By Herman T. Voelkner
At the start of the Second Boer War in 1899, Winston Churchill sailed to Cape Town, South Africa, where he served as a journalist for the Morning Post. Traveling to the war zone, he was captured by the Boers when his train was shelled and derailed. With that, England’s preeminent warrior-journalist was led away to a POW camp in Pretoria.
Few historical figures have brooked imprisonment worse than Churchill. From Pretoria, he saw great events passing him by. He asked for help from anyone—his mother, the Prince of Wales, an American senator friend. “I am 25 today,” he lamented. “It is terrible to think how little time remains.” Even the comparatively beneficent Boer prison regime was suffocating, exacerbating his always pronounced depressive tendencies. When two fellow captives began planning an escape, he eagerly joined in.
The escape attempt was to be made from a latrine located against the iron fence at the back of the school, where a lone sentry stood guard. On the first try, the guard was discovered to be standing exactly where the three planned to climb the fence. Another night brought another attempt. The sentry was still too close; he could scarcely miss with a rifle shot. Churchill decided to risk it. He climbed the fence and waited in the bushes, but his companions were unable to follow. He was on his own—the other men had the map and compass—300 hostile miles from freedom. At that moment, 25 days after his imprisonment began, Churchill could not have known that his influential contacts had succeeded in pulling strings for him; the camp commandant had consented to release him.
The Long Trek to Freedom
Exhibiting a cool head under pressure, Churchill strode calmly through the burghers of Pretoria. A railroad track led him to a train of unknown destination—with the imminent discovery of his escape, he had to put some distance behind him. After some effort, Churchill managed to leap into a car and fell asleep amid coal bags. He awoke and vaulted off the train into a ditch, drinking dirty puddle water, his only companion a gigantic vulture.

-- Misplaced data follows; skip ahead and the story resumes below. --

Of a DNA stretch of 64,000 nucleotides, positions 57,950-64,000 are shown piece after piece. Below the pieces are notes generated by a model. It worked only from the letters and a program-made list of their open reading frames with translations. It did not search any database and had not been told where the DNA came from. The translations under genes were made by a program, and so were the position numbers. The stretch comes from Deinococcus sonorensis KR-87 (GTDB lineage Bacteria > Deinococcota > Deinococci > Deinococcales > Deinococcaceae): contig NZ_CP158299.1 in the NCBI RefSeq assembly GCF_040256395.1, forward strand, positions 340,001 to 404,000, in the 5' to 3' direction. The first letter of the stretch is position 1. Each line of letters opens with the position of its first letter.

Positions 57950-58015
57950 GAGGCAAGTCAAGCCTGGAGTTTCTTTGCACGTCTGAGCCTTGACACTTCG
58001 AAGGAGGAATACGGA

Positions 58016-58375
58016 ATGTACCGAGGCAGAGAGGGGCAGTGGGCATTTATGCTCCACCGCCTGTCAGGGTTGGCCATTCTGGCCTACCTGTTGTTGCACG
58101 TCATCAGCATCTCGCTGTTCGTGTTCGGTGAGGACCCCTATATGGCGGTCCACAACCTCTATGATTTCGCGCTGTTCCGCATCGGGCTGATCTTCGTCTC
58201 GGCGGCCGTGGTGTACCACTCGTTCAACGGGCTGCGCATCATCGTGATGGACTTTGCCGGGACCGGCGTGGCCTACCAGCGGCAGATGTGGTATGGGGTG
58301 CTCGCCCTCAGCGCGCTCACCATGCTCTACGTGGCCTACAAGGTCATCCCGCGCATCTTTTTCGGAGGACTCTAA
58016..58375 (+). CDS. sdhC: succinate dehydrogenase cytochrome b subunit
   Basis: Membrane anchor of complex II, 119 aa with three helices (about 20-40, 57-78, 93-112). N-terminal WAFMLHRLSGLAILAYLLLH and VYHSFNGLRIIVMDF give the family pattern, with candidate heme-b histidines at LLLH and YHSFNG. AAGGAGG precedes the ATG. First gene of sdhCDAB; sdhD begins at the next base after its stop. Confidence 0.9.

Striking out on foot, Churchill avoided Boer sentries and soon was wandering aimlessly and increasingly desperately about the countryside. He saw some nearby lights; perhaps they were the campfires of the Bantu, no friends of the Boers. Instead, they were the lights of a mining community. Out of options and hoping that he might locate some British miners, Churchill knocked warily on the first door he could find. The answer that came was in Dutch: “Wie ist daar?” A tall figure carrying a revolver stood before him. Abandoning a flimsy cover story, Churchill admitted the truth. “Thank God you have come here!” came the reply. “It is the only house for twenty miles where you would not have been handed over. But we are all British here and we will see you through.”
Churchill was hidden in the mine for the next three days. Rats crawled over his face at night and ate his candles, but he had Scotch whiskey and cigars to keep him happy. Meanwhile, the countryside all around was seething with armed Boers looking for the fugitive Englishman. Finally, a plan was devised and Churchill was bundled onto another train with provisions and a Dutch-speaking confederate to bribe guards along the way.
‘I am Winston Bloody Churchill’
Following the progress through a chink in the railroad car, Churchill finally saw a sign in Portuguese, denoting his arrival in Portuguese East Africa. Transported with joy, he fired his pistol in the air and strolled toward the Union Jack hanging over the British consulate. There, an official took one look at the filthy stranger and told him the consul could not see him then. Churchill backed off and shouted at the upstairs window, “I am Winston Bloody Churchill! Come down here at once!” Within 15 minutes he would be esconced in a hot bath, and within a month he would be back at the front line amid the bloody shambles of Spion Kop, his fame secure and his reputation on the rise.